This work was supported by Bloomberg Philanthropies, International Development Research Centre (IDRC) [grant number 108180], Comisión Nacional de Investigación Científica y Tecnológica [CONYCYT; grant number FONDECYT #1201633], a doctoral fellowship received by G.F from Becas Don Carlos Antonio López Doctorado 2017, Carolina Population Center [grant number P2CHD050924], and the research program on Innovative Methods and Metrics for Agriculture, Nutrition and Health Actions (IMMANA), funded by the UK Foreign Commonwealth and Development Office (FCDO) [grant number 300654], and the Bill and Melinda Gates Foundation [grant number INV-002962]. Funders had no role in the design of the study and collection, analysis, and interpretation of data nor in writing this manuscript.

Author information

Authors and Affiliations

Authors

Contributions

GF, CC, and SBC designed the study with substantive input from NLW, CDE, and LST; CC acquired the data; GF analyzed the data with input from all authors and drafted the manuscript; all co-authors assisted in the interpretation of results and provided feedback; all authors have read and approved the final version of the manuscript.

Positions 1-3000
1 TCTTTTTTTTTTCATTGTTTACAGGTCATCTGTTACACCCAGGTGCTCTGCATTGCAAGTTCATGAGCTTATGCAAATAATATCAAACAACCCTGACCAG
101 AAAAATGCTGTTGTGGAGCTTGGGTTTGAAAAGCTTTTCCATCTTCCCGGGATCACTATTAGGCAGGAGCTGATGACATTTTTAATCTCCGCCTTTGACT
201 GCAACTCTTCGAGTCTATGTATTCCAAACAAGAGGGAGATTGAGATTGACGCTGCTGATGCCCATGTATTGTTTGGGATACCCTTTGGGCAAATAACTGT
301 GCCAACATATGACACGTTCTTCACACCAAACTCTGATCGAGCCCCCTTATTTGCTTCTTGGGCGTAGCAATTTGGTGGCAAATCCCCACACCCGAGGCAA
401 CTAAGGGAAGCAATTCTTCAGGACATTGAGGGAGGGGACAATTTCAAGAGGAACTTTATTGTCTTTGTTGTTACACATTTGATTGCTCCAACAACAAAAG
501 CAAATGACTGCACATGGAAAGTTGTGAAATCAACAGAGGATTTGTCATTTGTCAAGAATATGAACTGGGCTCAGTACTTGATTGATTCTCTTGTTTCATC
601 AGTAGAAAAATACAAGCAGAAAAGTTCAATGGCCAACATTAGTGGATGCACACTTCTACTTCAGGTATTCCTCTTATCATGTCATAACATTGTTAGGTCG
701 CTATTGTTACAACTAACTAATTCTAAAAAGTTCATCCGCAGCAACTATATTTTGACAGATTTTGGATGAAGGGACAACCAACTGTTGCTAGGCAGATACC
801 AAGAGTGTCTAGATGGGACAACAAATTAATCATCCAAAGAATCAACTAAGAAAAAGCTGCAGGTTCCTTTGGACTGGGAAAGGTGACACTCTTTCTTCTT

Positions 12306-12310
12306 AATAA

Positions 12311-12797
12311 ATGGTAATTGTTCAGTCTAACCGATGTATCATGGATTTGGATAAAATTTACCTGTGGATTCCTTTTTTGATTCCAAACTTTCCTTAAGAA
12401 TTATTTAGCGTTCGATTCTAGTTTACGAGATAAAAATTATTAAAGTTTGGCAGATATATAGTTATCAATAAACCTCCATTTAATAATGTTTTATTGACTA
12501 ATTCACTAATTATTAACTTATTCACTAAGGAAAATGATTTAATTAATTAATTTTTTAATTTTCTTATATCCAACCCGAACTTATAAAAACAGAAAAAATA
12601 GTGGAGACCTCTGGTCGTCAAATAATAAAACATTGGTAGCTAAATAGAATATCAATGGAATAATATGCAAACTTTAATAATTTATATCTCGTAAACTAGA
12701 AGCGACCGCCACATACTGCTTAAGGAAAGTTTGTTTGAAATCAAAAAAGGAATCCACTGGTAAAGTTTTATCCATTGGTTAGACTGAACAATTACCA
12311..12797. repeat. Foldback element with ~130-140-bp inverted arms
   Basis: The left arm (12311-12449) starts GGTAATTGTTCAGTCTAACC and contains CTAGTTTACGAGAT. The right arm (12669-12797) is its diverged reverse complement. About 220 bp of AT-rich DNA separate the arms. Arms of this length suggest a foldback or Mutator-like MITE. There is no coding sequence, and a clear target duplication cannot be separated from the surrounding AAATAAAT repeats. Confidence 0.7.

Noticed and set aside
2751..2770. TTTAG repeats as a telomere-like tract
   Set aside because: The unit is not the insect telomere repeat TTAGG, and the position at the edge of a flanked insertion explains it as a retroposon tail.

Corresponding author

Correspondence to Sean B. Cash.

Ethics declarations

Ethics approval and consent to participate

The study protocol was approved by the ethics committees of the Institute of Nutrition and Food Technology (INTA) at the University of Chile, and was determined to be exempt from review by the Tufts Social, Behavioral and Educational research (SBER) Institutional Review Board (STUDY00000269) because researchers received only secondary non-identifiable data. Written informed consent was obtained from participants’ caregivers and an assent from each child and adolescent was also obtained.

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Not applicable.

Competing interests